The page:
# Fast and Accurate Implied Volatility Solver

Mar 19, 2014 · 3 minute read · CommentsThe calibration of a stochastic volatility model or a volatility surface parameterization (like SVI) involves minimizing the model options volatilities against market options volatilities. Often, the model computes an option price, not an implied volatility. It is therefore useful to have a fast way to invert that option price to get back the implied volatility that corresponds to it. Furthermore during the calibration procedure, the model option price can vary widely: it is convenient to have a robust implied volatility solver.

Another more basic use of implied volatility solvers, is for the computation of Black-Scholes greeks for a given market option price.

A few years ago, P. Jaeckel produced a much better algorithm than a simple Newton or Brent solver, in his paper “By Implication”. There is also a much simpler algorithm from Li, based on SOR and a good initial guess for SOR, which I found to be actually quite robust and fast. Now P. Jaeckel has a newer algorithm, faster and more accurate, close to double accuracy.

I have tested those on 1 million options of random volatility (between 0.001 and 3), random strikes (N deviations with a cap at 1M) for a few expiries.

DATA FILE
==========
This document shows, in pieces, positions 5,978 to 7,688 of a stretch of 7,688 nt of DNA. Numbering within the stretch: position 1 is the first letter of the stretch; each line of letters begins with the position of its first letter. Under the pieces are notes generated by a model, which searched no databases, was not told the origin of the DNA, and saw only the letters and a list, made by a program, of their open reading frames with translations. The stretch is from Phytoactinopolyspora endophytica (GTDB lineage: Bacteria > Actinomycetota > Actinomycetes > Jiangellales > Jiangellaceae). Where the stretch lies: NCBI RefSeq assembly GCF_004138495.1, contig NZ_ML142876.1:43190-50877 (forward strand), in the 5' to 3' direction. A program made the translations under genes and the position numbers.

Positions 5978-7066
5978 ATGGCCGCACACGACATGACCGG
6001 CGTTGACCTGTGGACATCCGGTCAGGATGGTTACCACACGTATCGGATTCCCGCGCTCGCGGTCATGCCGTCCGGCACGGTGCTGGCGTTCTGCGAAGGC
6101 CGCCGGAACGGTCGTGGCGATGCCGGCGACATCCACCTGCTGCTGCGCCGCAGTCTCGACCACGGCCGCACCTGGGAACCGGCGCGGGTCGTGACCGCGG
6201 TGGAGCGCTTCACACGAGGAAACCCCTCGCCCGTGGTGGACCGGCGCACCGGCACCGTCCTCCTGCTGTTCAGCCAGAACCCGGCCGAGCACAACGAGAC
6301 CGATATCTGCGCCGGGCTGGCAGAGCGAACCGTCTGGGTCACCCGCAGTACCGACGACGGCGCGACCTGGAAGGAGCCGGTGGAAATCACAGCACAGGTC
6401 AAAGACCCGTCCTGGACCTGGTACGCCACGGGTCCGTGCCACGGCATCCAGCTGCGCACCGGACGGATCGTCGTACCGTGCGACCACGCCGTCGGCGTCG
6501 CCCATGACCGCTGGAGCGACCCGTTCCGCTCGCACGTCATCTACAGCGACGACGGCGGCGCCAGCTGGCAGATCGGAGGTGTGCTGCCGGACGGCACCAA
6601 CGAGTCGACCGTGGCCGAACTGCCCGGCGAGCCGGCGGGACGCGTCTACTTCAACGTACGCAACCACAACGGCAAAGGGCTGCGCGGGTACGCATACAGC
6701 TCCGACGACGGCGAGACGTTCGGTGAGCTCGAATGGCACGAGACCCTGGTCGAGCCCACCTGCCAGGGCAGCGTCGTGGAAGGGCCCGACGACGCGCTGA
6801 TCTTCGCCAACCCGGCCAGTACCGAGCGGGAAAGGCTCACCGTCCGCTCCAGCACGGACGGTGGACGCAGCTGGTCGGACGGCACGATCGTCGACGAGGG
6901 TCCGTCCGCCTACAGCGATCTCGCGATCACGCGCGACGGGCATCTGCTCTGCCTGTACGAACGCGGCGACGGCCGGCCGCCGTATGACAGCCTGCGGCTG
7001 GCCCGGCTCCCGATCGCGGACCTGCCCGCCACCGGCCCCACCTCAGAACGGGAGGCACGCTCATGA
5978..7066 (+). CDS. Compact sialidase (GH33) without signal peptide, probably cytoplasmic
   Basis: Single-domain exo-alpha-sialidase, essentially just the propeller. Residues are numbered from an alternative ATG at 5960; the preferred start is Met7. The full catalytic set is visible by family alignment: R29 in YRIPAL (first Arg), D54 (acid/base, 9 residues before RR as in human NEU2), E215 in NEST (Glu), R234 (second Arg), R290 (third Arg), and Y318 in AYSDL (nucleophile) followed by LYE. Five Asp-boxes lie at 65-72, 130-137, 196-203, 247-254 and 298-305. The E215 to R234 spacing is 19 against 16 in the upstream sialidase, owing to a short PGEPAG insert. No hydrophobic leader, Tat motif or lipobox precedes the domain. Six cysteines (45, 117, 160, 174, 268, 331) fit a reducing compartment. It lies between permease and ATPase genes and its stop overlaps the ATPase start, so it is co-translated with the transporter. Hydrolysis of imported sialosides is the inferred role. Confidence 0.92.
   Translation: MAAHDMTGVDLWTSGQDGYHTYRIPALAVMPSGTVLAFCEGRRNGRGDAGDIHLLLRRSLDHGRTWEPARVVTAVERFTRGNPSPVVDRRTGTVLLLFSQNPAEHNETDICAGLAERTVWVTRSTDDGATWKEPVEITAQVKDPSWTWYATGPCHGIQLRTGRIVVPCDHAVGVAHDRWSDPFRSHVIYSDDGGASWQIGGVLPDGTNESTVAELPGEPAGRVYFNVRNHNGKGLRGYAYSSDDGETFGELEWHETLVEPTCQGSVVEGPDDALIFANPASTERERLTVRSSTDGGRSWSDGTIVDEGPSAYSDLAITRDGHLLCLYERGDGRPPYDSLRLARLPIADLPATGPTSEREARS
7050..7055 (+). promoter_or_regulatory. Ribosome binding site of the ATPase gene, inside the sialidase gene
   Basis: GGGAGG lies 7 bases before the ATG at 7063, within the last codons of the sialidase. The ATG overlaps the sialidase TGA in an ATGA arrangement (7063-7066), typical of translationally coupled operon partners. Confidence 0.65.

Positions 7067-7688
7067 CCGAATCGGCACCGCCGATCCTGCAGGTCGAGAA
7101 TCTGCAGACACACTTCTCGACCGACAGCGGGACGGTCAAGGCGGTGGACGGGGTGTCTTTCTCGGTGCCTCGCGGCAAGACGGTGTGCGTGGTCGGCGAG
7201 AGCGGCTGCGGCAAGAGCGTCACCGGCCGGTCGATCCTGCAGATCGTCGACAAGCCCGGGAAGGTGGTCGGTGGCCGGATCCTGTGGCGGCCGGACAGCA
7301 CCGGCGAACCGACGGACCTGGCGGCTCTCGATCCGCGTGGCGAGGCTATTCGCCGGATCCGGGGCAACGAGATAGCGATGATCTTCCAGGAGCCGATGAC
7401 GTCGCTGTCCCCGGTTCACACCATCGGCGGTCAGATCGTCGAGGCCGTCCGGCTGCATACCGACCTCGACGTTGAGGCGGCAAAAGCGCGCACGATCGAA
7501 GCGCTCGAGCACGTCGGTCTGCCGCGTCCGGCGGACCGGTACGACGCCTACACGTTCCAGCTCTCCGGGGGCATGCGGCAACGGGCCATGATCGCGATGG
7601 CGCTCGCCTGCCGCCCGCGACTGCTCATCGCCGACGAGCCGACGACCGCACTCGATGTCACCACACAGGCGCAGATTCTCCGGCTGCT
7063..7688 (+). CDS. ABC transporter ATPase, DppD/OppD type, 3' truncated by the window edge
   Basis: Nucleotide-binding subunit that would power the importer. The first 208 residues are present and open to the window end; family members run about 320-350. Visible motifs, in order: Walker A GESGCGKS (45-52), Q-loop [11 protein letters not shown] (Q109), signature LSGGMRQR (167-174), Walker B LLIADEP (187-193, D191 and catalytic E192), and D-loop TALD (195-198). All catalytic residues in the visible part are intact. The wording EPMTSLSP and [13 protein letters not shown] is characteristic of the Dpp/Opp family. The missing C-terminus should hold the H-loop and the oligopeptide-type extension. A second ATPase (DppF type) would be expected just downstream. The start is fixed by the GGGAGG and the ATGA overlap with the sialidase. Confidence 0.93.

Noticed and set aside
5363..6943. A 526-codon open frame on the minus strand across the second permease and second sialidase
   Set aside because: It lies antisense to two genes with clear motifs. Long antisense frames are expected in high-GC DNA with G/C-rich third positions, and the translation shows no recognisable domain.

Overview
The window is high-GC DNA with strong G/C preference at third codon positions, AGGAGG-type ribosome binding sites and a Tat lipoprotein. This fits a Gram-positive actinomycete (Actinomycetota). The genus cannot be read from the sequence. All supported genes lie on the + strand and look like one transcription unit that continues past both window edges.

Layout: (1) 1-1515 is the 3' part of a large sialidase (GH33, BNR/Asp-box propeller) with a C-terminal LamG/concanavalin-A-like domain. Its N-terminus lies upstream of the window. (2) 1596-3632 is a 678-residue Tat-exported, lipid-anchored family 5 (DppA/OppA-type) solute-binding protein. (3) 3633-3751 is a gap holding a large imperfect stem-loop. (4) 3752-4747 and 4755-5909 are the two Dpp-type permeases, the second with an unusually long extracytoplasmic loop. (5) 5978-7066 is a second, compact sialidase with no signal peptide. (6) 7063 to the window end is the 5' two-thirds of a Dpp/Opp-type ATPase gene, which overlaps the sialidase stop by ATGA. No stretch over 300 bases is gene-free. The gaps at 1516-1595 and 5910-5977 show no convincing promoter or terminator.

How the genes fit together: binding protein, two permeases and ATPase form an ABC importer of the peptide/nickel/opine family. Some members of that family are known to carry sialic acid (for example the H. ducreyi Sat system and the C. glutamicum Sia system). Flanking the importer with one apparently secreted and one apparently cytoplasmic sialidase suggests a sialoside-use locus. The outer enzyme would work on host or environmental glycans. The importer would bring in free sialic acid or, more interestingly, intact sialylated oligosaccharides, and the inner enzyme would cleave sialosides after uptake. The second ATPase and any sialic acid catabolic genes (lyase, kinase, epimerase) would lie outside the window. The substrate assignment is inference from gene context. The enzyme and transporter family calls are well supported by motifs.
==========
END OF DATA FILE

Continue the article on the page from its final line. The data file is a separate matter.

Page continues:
In terms of performance, the results are independent of expiries, but in terms of accuracy, the new Jaeckel algorithm is particularly more accurate for the long-term options (5y and 15y).

Algorithm Expiry Vol RMSE Price RMSE Time

Jaeckel2014 5y 3.8E-16 2.1E-16 1.8s

Jaeckel2006 5y 1.3E-10 1.1E-10 3.0s

Jaeckel2014 15y 2.0E-12 2.4E-16 1.8s

Jaeckel2006 15y 1.5E-7 8.0E-11 2.7s

The maximum error from Jaeckel2006 is around 1e-8, while the one from Jaeckel2014 is 2e-15 (for very large unrealistic strike)

As a comparison, the simpler Li SOR-TS algorithm follows the given price accuracy independently of the expiry; I have tested with 1E-12. The error in implied volatility will be slightly higher: different close vols can give the same price due to the maximum achievable accuracy of the Black-Scholes formula with double numbers, even with a good cumulative normal distribution implementation. Its performance is however dependent on the number of deviations considered: closer to ATM means faster for Li algorithm.

Algorithm Expiry Deviation Vol RMSE Price RMSE Time

Jaeckel2014 1y 5 4.2E-16 2.0E-17 1.8s

LiSORTS 1y 5 8.5E-9 1.9E-13 2.1s

Jaeckel2014 1y 3 3.1E-16 5.9E-17 1.7s

LiSORTS 1y 3 4.3E-12 1.6E-13 1.3s

Actually, I have cheated in my Li SOR-TS implementation: I have reused the idea from P. Jaeckel to compute the Black-Scholes price with erfc_x (unscaled erfc) instead of erfc. This simple change divides the number of exp calls by 2. Without this trick, for 5 deviations, SOR-TS took 3.6s (almost twice the time).

I would not be surprised if this was the main performance improvement between the two Jaeckels.